After the market rallied nearly 11% on Monday, it dropped 1.5% yesterday, and another 9.3% today. Given that I manage money for a living, and am experiencing this manic market firsthand, I find myself somewhat sympathetic to stories of folks stuffing their money under a mattress.
I think that taking a moment to be kind to ourselves is probably in order. In fact, curling up for a quick nap on that mattress under which we are thinking of stuffing our money might not be a bad idea.
But then what?
Do we really liquidate all our positions, and sit entirely in cash?
Last week, a CNBC reporter asked a money manager what he thought the market would do this week. He didn't say up or down, but wondered aloud if we shouldn't all take the proverbial 'time out', given that everyone, including money managers, seemed to be succumbing to fear.
A frustrated, and no doubt exhausted reporter, launched into a Tom Cruise/Jack Nicholson-worthy harangue -- "You need to tell us the truth. The people deserve to know the truth."
But, in this instance, the truth, was, and is -- we, those who invest, decide the truth.
Will the market drop precipitously?
If we stuff all of our money under the mattress, the market will drop.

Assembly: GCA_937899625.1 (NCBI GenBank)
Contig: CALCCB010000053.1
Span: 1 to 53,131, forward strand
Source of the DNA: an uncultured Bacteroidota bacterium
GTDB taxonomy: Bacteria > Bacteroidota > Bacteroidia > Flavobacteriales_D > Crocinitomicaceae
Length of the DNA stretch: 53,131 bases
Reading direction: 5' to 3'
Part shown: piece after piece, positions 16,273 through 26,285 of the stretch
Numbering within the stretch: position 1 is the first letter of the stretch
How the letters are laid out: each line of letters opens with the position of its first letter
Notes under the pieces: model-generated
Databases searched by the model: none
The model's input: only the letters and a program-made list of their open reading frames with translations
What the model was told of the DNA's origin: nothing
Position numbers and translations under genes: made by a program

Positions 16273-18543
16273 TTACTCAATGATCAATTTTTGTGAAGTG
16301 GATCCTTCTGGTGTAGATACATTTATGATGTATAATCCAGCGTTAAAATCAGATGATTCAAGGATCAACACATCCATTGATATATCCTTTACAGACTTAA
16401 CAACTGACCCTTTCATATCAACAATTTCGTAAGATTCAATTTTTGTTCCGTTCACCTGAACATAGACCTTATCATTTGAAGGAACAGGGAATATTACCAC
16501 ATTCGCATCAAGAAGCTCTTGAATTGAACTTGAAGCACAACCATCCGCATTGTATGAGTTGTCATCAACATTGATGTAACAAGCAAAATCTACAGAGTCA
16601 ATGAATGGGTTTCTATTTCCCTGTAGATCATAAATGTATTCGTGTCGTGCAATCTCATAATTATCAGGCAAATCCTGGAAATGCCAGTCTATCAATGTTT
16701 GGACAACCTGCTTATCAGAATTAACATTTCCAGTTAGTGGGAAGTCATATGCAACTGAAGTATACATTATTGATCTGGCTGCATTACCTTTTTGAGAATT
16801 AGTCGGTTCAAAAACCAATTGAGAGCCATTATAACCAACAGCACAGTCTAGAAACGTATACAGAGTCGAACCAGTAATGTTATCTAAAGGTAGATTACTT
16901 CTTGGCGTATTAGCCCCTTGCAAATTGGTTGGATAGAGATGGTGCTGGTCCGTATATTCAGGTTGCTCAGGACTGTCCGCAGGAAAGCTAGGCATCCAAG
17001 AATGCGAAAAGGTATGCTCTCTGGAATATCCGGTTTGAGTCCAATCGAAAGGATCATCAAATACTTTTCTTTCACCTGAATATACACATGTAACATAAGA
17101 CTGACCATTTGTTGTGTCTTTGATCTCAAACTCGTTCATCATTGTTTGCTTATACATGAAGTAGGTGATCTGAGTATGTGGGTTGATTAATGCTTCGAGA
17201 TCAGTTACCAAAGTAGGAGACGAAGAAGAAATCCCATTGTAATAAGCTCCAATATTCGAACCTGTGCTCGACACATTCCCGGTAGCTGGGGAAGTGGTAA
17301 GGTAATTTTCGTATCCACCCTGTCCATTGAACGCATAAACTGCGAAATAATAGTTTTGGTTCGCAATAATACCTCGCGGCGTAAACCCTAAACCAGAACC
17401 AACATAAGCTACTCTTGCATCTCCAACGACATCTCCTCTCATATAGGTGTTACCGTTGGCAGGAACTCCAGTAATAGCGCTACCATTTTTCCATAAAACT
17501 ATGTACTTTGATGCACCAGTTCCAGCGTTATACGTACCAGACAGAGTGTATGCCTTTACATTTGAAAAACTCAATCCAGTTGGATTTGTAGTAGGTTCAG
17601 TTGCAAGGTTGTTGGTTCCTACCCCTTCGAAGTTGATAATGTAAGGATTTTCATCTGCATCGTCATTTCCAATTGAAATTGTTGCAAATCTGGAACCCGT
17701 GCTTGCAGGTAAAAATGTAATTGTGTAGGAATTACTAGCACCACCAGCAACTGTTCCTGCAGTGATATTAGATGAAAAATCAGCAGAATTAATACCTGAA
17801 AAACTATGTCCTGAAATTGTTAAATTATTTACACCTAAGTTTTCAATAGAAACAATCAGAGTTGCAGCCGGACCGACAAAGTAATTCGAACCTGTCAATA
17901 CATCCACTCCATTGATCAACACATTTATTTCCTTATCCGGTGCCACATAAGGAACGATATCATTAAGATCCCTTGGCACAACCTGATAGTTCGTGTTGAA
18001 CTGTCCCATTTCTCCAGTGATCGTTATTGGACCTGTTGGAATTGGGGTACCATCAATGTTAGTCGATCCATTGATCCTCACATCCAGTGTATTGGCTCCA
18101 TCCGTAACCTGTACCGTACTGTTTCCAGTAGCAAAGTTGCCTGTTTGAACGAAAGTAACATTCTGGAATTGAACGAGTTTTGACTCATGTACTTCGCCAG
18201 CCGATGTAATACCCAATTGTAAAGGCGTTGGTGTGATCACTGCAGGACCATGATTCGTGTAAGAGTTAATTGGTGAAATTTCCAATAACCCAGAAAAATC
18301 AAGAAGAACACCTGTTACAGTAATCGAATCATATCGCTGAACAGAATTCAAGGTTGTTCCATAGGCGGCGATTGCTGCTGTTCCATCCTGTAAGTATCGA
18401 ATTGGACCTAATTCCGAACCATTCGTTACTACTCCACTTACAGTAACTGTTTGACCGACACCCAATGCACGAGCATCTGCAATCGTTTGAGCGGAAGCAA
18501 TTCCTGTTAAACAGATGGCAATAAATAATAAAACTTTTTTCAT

Will it surge?
If we invest, the market will go up.
I recently heard private equity investor Bob Gay make two statements that were meaningful to me when the market was 35% higher. They are even more meaningful today, and have, in fact, become my professional watchwords.
First, paraphrasing economist John Maynard Keynes, he said, "The social object of investment is to defeat fear."
Second, "We must have the courage to take limited means, and to invest in and encourage others..."
Said more pithily, and paraphrasing western colonizer Brigham Young, we need to "keep planting cherry trees."
Should we throw caution to the wind?
Of course not.
But should we stop investing? Planting cherry trees? No.
Because if we do it will begin to affect everything we do and are.
And not just us, our children too.
Said Sarah Ban Breathnach "Both abundance and lack exist simultaneously in our lives, as parallel realities. It is always our conscious choice which secret garden we will tend."
So yes, the market's bad, and yes, we're scared.
We still must decide which 'secret garden' we'll tend.
Do we continue to invest in and encourage others?
To plant cherry trees?
Dare we not?P.S. Over the past few weeks, both at work, and at home, I've started making a daily list of what I'm grateful for -- an informal gratitude journal in hopes that I can tend the 'garden of gratitude.'
P.P.S. There is a great entry on Psychology Today titled Nothing to Fear, but Fear Itself?